Out of Egypt

“Foster, what are you doing?”

a pious faceFoster appeared not to have heard my question at first, so I asked it again, jumping down from where I had been sitting on the windowsill behind him. a by tnnel“I’m practicing my sphinx pose,” came the reply. “Don’t you think I look like a sphinx? “I hesitated, trying to recall if I knew what a sphinx even was.a cuter than sphinx“Actually,” Foster continued, “I think I’m much cuter than a sphinx. At least that’s what Mom says.” I had to agree there. “Well, you are pretty cute,” I admitted. “But what’s all this about a sphinx?”Lincoln's drawing“Well,” Foster explained. “The other night at church a boy named Lincoln gave Mom this drawing. He thought of the idea that we should go to Egypt and see the sphinx.” I was impressed. “Wow, that’s really good,” I remarked. “So where is Egypt, anyway?”under printer“I have no clue,” Foster admitted. “Let’s go look on the computer!” It didn’t take us long to find Egypt on a map, because it seemed as if Mom had been searching for photos of Egypt recently.a both on computer Egypt“Hey,” Foster said excitedly. “It looks like Egypt is part of Africa!” I nodded. “We won’t be able to take the train this time,” I replied. “I guess we should take the travel tunnel.”a Foster being sphinxFoster jumped up onto his windowsill shelf, practicing another sphinx pose. “Hey, I’ve heard that cats were treated with the greatest respect in ancient Egypt. Practically like royalty!”  I rolled my eyes. “Okay, don’t even go there, Bro.” I replied. “Cats act enough like royalty as it is without using ancient history to make it worse!”a travel tunnel to EgyptFoster conceded. “I guess you’re right,”  he said. “Well, let’s get started.” It took us awhile to get there, but finally we found ourselves sailing above the amazing pyramids of Egypt!a riding camelThe first thing we did after we landed was hire a camel to take us to the Egyptian ruins. Riding a camel was kind of like riding an elephant, which we have done both in Africa and India. The view from atop the camel was breathtaking. a seeing the sphinx“Wow!” I exclaimed when we jumped off the camel and got our first sight of the sphinx in the distance. “So that’s what a sphinx is!” We stood looking at the sphinx for awhile and then we decided to go on an Egyptian tour. a reading column croppedWe were surprised at the size of everything. “What does that writing say?” Foster asked as I jumped up to get a better look at one of the huge columns. “I can’t tell,” I called back. “It just looks like hieroglyphics to me.”a Foster on statueUnbeknownst to us, there are a lot of different sphinx statues in Egypt. Every time we saw one, Foster had to jump up and pretend like he was a sphinx, too. “Dude,” I called from the ground. “You’d better be careful. I don’t think you’re supposed to climb on the statues.”a explaining to manI was proven right when a man approached us as Foster was practicing his sphinx pose on another statue. “What are you doing here?” he demanded gruffly. “Don’t you know these statues are off limits to cats and pandas?” Immediately I attempted to diffuse the situation. “You’ll have to excuse my friend, sir,” I began. “He’s been practicing his sphinx pose for the longest time, and this is his first chance to really try it out.” a explaining to man 2 Foster jumped over and gazed at him with his most innocent look. The man considered for a moment. “Well,” he began, “I guess you do kind of look like a sphinx. But you aren’t supposed to climb on the statues. Why don’t you go check out the marketplace? That will give you something to do where you won’t get in trouble.”a in marketThat sounded like a good idea, so after asking directions and thanking our new friend, we headed for the marketplace. As soon as we got there, we were amazed by what we saw. There were so many beautiful handcrafts that we almost didn’t know what to look at first.a looking at lampsWe knew Mom would love these colorful glass lamps, but they were pretty expensive, and we didn’t have enough money to buy her one. “Oh well,” Foster said. “Maybe she can find a picture of them online and then she can draw one.” I agreed. “And besides, we might not be able to fit one inside our travel tunnel.”a plate of food 2We had a blast at the marketplace, but after awhile we got hungry and stopped for a snack of delicious Egyptian food. The plate was as big as we were! After our meal, we decided to go for a walk through the village.a colorful streetAs usual, Foster walked pretty slowly,  but the bright, cheerful colors had an energizing effect on me. I ran ahead of him down a narrow pathway between two brightly painted walls. “Come on!” I called. “Let’s go see where this path leads!” Unbeknownst to us, at the end of the street there was a group of children playing together. We ended up running right into them!a dad says to put down “Hey, look!” called a little boy as he picked me up and waved me in the air. “I found a panda!” His sister giggled joyfully. “I found a cat!” she replied. We were just wondering how we were going to get out of this dilemma when the children’s dad saw what was going on. “Put that panda down,” he ordered, pointing in my direction. “And let that cat go! You don’t know if they’ve had their shots.” Reluctantly the children obeyed. As soon as we were free we hurried away as fast as we could.a watching manAs we continued our walk we breathed a sigh of relief. “Wow, that was a close one!” Foster said, and I agreed. “Hey, let’s go see what that man is doing!” I suggested, pointing to a man seated on the sidewalk surrounded with stones. “I’m making a sidewalk mosaic,” the man explained in answer to our inquiries. a talking to manWe were impressed. “Our mom likes to make mosaics,” Foster said. “She would probably like making one on the sidewalk, too!” The man laughed genially and picked me up. “I’ve never seen a panda in overalls before,” he remarked. “Where did you get them? Are you from around here? Is that a real pocket?” We answered his questions and then it was time to continue our tour.a hide and seekWe played a fun game of hide-and-seek when we got back to the ruins. “Ready or not, here I come!” I called after following Foster’s instructions and counting to a hundred. It took me forever to find him, but overall we had a great time.a sunset boatThat evening we had the opportunity to enjoy a boat trip along the Nile river. The men on board gave us lots of information about the river, and we even saw the bulrushes along the bank. “Did you know that bulrushes are also called cattails?” asked our other guide as we gazed at the beauty of sunset over the Nile.bulrushes Foster perked up his ears and swished his tail. “Cool!” he exclaimed, “Hey, was that where Moses floated down the river when he was a baby?” Our guides nodded. “Yes,” they replied. “And that’s where he was found by Pharaoh’s daughter.” “Wow,” I said, impressed. “Wait till we tell Mom about this!” Suddenly Foster and I looked at each other, our eyes wide. “Mom!” we exclaimed in unison. We had forgotten to tell her where we were going! She’d probably be worried by now. We decided it was time to head home.a leaving egyptWe said goodbye to our friends and before long we were soaring above the pyramids in the sunset, on our way back to Fresno.asleepWe were so tired from our trip that we went right to sleep when we got home. “You guys aren’t up yet?” Mom asked later the next morning. “I didn’t hear you playing in the hallway last night so I figured you’d be up early today!”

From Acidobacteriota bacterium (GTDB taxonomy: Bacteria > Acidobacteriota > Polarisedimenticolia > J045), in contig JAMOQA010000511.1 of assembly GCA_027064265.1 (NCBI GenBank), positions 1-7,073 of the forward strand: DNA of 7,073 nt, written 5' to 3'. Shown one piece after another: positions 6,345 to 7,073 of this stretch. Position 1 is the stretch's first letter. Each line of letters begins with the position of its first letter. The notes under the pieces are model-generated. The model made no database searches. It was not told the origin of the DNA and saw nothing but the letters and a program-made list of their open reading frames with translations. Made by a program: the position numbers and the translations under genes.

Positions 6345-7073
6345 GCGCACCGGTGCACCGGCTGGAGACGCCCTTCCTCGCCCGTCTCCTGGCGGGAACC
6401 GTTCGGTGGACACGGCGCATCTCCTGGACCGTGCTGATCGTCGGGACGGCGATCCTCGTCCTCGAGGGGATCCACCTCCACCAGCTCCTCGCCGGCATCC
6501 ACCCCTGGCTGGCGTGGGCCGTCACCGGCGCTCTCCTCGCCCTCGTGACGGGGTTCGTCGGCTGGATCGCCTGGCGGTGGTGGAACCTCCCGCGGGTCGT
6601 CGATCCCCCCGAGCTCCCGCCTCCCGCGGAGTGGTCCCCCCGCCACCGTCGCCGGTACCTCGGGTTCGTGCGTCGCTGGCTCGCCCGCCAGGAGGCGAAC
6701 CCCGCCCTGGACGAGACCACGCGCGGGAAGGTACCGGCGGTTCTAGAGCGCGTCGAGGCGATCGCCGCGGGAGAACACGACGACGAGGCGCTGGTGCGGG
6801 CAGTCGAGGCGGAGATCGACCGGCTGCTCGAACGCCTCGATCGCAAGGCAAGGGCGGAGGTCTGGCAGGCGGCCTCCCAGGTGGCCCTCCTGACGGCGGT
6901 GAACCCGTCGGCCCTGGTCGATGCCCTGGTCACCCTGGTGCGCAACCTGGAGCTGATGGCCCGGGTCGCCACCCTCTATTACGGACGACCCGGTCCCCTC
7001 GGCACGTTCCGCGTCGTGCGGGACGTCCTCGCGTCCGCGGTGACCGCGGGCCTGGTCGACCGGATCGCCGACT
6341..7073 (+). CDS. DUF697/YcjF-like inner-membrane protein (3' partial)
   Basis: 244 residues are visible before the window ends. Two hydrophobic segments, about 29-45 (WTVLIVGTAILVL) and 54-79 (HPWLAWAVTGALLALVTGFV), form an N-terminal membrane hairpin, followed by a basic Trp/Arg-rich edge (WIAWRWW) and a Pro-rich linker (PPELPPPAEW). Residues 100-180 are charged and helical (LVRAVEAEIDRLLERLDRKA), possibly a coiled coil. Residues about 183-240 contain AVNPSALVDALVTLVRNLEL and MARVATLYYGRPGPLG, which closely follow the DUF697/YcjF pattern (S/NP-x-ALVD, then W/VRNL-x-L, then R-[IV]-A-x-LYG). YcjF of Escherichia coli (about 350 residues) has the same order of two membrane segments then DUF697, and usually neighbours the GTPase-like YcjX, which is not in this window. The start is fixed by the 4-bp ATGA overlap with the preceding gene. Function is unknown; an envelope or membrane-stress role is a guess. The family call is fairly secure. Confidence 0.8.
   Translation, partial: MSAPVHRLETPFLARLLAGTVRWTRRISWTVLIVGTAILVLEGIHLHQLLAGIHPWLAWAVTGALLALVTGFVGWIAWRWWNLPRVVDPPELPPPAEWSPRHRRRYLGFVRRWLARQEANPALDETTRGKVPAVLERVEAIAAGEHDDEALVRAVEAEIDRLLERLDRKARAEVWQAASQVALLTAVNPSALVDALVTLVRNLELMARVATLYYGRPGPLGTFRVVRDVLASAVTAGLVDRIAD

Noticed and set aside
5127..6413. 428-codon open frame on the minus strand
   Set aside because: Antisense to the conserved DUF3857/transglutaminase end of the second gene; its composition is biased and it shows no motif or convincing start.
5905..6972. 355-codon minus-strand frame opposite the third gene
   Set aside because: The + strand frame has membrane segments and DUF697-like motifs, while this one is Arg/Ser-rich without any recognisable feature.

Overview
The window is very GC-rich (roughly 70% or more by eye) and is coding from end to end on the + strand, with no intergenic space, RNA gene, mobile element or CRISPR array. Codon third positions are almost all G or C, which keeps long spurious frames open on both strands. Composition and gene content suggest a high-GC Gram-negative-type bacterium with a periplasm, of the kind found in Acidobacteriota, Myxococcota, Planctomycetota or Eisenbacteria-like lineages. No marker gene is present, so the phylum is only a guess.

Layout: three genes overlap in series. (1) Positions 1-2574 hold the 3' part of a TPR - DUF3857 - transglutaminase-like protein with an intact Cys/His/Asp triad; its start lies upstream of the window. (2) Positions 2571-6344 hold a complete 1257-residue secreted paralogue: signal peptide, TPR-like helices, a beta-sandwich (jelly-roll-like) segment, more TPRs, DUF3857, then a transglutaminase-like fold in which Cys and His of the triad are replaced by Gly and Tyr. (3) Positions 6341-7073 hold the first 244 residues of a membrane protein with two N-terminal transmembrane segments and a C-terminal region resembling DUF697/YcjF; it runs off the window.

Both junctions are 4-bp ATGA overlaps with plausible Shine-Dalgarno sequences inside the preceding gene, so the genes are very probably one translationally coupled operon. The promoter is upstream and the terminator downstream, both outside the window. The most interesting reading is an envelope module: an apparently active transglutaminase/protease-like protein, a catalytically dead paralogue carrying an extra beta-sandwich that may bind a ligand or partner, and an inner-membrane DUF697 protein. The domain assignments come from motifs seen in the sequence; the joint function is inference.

Author’s Note: Egypt background photos are from royalty-free websites, www.pixabay.com and www.unsplash.com.

10 thoughts on “Out of Egypt

      1. Me too! And they are even starting to write their own Foster and Panda stories! So now they are not only practicing their reading skills, but writing skills as well.😀